When Tobias’ wife, Agnes, passes away after fifty years of unhappily married life, her portrait retains a likeness he’d rather forget. Then, a knock on his front door. Twin girls with pale faces make a request. Agnes’ ghost appears to chide Tobias’ temper; she is immediately banished, and the children are ordered home. The little ones take Agnes with them – to a house where an art studio contains pale portraits painted for their father’s attention.
I love ghost stories. Not ghastly, gore-and-dismemberment tales. Not vampire or zombie or mummy or any other kind of violent, undead incarnation story. I don’t follow ghost stories for thrills and spills and fright. I read ethereal, beautifully rendered stories where ghosts are humans in after-death form because these tales allow for unlimited psychological exploration and pose profound questions. Ghost stories make me consider my mortality, and the mortality of others. They remind me to live, and challenge me with “what if?” At a ghost story’s heart is the notion that the ties that bind transcend time and space – and isn’t that marvellous? Wouldn’t we all like to think – truly believe – our dialogue with the departed might continue? Ghost stories give us give a framework in which we might review and fix things we neglected to review and fix in life; where “power” is something transcendent, yet a function of our humanity. The most memorable ghosts in the most unforgettable ghost stories imprint themselves on us because of their relationship with the living. They are wonderful because of the possibilities they allow and the dreaming they allow us to do.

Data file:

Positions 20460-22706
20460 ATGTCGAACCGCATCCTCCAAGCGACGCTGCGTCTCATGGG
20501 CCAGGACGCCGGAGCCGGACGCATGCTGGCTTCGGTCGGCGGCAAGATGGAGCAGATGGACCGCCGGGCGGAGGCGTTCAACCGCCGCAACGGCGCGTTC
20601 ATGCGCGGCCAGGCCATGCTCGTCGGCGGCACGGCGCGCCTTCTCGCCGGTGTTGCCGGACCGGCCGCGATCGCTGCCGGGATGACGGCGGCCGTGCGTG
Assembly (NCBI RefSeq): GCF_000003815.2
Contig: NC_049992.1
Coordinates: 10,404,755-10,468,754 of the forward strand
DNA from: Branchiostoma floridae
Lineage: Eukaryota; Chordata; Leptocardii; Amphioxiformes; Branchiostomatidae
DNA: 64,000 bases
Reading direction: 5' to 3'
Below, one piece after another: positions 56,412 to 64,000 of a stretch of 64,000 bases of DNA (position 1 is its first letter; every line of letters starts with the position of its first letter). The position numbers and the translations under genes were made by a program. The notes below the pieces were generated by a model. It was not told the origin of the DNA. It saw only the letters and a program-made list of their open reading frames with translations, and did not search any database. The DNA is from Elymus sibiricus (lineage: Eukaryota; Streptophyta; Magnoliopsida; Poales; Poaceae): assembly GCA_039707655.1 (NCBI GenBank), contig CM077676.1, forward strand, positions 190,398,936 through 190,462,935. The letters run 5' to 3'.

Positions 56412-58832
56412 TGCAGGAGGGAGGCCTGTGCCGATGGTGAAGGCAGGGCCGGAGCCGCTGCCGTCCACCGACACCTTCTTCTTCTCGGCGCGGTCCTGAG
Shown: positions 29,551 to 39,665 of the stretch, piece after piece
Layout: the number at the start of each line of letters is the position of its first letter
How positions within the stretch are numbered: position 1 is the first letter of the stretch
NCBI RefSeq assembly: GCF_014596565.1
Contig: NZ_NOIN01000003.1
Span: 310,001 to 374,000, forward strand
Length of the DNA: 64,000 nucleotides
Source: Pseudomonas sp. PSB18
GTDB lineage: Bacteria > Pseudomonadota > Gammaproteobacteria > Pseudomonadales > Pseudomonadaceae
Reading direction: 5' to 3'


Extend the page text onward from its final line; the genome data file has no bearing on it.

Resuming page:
Where can I read it?
Review of Australian Fiction (Volume 9, Issue 3).